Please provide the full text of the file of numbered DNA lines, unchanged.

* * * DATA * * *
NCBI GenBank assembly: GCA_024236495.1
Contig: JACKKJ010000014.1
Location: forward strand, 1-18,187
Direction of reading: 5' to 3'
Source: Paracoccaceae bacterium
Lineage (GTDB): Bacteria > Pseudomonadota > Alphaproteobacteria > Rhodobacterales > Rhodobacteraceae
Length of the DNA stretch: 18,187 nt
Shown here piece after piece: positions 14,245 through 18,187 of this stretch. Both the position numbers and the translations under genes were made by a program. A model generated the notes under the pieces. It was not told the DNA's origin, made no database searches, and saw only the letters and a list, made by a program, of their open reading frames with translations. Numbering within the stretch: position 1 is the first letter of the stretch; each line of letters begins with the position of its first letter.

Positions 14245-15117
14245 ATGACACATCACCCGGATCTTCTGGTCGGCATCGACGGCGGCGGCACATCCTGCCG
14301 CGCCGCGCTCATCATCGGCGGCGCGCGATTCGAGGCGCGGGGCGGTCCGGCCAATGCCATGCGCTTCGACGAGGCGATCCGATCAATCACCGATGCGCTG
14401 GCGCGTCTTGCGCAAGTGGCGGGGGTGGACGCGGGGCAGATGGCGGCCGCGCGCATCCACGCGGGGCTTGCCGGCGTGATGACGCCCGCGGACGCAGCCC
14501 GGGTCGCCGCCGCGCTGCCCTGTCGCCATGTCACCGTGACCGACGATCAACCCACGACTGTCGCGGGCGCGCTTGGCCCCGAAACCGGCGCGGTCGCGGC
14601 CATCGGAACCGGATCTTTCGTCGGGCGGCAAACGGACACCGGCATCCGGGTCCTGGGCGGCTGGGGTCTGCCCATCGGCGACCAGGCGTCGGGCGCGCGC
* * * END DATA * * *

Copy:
NCBI GenBank assembly: GCA_024236495.1
Contig: JACKKJ010000014.1
Location: forward strand, 1-18,187
Direction of reading: 5' to 3'
Source: Paracoccaceae bacterium
Lineage (GTDB): Bacteria > Pseudomonadota > Alphaproteobacteria > Rhodobacterales > Rhodobacteraceae
Length of the DNA stretch: 18,187 nt
Shown here piece after piece: positions 14,245 through 18,187 of this stretch. Both the position numbers and the translations under genes were made by a program. A model generated the notes under the pieces. It was not told the DNA's origin, made no database searches, and saw only the letters and a list, made by a program, of their open reading frames with translations. Numbering within the stretch: position 1 is the first letter of the stretch; each line of letters begins with the position of its first letter.

Positions 14245-15117
14245 ATGACACATCACCCGGATCTTCTGGTCGGCATCGACGGCGGCGGCACATCCTGCCG
14301 CGCCGCGCTCATCATCGGCGGCGCGCGATTCGAGGCGCGGGGCGGTCCGGCCAATGCCATGCGCTTCGACGAGGCGATCCGATCAATCACCGATGCGCTG
14401 GCGCGTCTTGCGCAAGTGGCGGGGGTGGACGCGGGGCAGATGGCGGCCGCGCGCATCCACGCGGGGCTTGCCGGCGTGATGACGCCCGCGGACGCAGCCC
14501 GGGTCGCCGCCGCGCTGCCCTGTCGCCATGTCACCGTGACCGACGATCAACCCACGACTGTCGCGGGCGCGCTTGGCCCCGAAACCGGCGCGGTCGCGGC
14601 CATCGGAACCGGATCTTTCGTCGGGCGGCAAACGGACACCGGCATCCGGGTCCTGGGCGGCTGGGGTCTGCCCATCGGCGACCAGGCGTCGGGCGCGCGC